Ever since I moved to Scotland in 2011, Remembrance Day has been a tradition that puzzles me. Being German means that I come from a tradition that has lost both world wars and which subsequently has not developed a rich remembrance culture as one can find in the UK. During the decade after the second world war Germany was demilitarised and the re-establishment of the German army (Bundeswehr) in 1955 was highly disputed. Up until 1990, the role of the Bundeswehr was restricted to national defence and international humanitarian aid and peacekeeping missions. Today, the Bundeswehr is still a defence army, but it takes part in UN mandated military action.
The fact that we lost the wars combined with the atrocities caused by the Nazi-regime meant that memorials tend to be in the name of all victims of the wars. The walls of our churches are not covered with individual names of soldiers lost to the war. There is “Volkstrauertag”, a national day of mourning which commemorates members of the armed forces of all nations and civilians who died in armed conflicts but there is no broad awareness for it. There is the laying of wreaths at memorials, but it is a quieter affair than in the UK, and only in the ceremonies that involve high ranked politicians, military in their full-dress uniform are involved.
There are no poppies at all.
I came from a close to zero military culture to a culture where Remembrance seemed to engulf most of the society. There are debates on how we should remember, for example signified by the red, white, and purple poppies but there is no question at all that those who fought and died for this country have a right to be remembered. I recall being mightily impressed by the first military parade I ever witnessed on University Avenue on Remembrance Day 2012 and of course I am amazed by the great creativity and effort put in poppy displays across the country.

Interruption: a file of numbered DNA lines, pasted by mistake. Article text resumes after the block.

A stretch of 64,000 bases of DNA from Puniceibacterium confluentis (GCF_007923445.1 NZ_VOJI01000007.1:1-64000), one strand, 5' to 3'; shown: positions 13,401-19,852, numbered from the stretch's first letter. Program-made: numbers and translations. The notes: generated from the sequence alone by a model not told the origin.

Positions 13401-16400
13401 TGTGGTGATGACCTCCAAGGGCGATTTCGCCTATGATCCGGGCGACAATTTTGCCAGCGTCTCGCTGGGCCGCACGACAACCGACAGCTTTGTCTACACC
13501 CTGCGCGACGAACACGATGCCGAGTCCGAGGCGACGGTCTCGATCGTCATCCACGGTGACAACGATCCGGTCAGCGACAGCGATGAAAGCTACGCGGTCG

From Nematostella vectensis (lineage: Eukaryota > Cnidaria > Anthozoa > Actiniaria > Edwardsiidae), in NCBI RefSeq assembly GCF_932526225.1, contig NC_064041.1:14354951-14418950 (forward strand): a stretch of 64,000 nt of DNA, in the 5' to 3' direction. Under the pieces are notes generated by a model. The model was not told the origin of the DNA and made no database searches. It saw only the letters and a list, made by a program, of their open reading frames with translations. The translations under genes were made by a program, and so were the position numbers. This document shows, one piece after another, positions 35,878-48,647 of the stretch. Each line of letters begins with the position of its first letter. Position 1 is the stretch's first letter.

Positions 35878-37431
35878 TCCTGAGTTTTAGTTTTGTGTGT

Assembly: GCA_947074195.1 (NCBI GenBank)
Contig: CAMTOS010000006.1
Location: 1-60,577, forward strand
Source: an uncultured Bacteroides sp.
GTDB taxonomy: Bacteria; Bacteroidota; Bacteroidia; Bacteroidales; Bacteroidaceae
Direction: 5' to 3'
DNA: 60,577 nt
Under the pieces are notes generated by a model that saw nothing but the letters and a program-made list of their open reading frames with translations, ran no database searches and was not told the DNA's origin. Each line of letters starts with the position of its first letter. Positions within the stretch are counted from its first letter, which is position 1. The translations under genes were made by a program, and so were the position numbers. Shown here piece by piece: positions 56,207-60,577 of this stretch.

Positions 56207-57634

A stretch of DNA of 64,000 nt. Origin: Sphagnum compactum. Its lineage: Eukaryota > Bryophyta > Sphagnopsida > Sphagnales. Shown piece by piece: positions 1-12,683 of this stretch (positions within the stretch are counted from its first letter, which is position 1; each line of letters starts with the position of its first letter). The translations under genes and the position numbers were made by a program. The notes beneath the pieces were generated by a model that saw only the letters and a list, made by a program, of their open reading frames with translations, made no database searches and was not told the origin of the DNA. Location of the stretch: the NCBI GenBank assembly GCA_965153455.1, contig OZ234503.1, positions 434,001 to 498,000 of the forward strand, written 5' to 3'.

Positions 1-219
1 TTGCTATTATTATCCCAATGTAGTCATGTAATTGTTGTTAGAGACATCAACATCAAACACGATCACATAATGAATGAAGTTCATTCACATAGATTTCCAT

Honouring fallen soldiers seems right to me and I have been wondering ever since if it is fair that Germans have no way of remembering their lost family members and friends other than in silence. This question has become more pressing in recent years as German soldiers serve and die in places like Afghanistan while feeling undervalued back home. However, there are also parts of Remembrance that leave me with a sense of unease.
There is the commercialisation of Remembrance, or “performative patriotism” as some authors call it. Poppies are projected on power plants, painted on diggers, printed on all kinds of clothing, and even added on pizzas (salami makes for nice petals apparently). I doubt that all of this has much to do with artistic expressions of Remembrance or awkward but effective ways of fundraising for the Poppy appeal. Rather it is the thinly concealed attempt by big corporations to tap into a national sentiment and to make profit from it.
Sadly, big business are not the only one’s who employ this strategy it is also very popular with politicians and other public leaders. Personally, I noticed this especially since the 2016 Brexit campaign, possibly because Brexit itself means that I am alienated so I also notice things that are alien to me more. Rhetoric that compares braving a possible No-Deal scenario with standing strong during the second world war (we have beaten the Germans before and we will do so again!) scares me and makes me wonder if anyone remembers that the UK had food rationing until 1954 while in Germany it finished in 1950.
The Corona crisis has also prompted its fair share of war time references early on. In March, the UK government appealed to “wartime Blitz spirit” for fight against coronavirus. More recently, the Bishop of Paisley called for an amnesty on Corona restrictions for Christmas comparing it with the ceasefire on the Western Front during the First World War. The UK is not alone in evoking this imagery, France’s president Macron used similar language to lead his country in the fight against Covid, however, countries where leaders focused on the science and refrained from grand rhetoric in favour of pragmatism seem to be in much better control of the virus.
Last Sunday, I led our joint evening service and I tried to reflect on these different aspects of Remembrance. In the week leading to the service, I saved pictures related to Remembrance that I came across on social media and which in one way or another intrigued me. The result was a mix of pictures showing the respectful, solemn, and creative side of Remembrance as well as the more awkward aspects. I next looked for a tune that would typically be used for Remembrance and the shortest one I found was Elgar’s Nimrod. My simple idea was to have the tune as a gathering music at the beginning while displaying the pictures. The result, however, was a brief illustration how the greatness of Remembrance as expressed in art and music does not quite live up to some of the practices today. You can watch and listen here: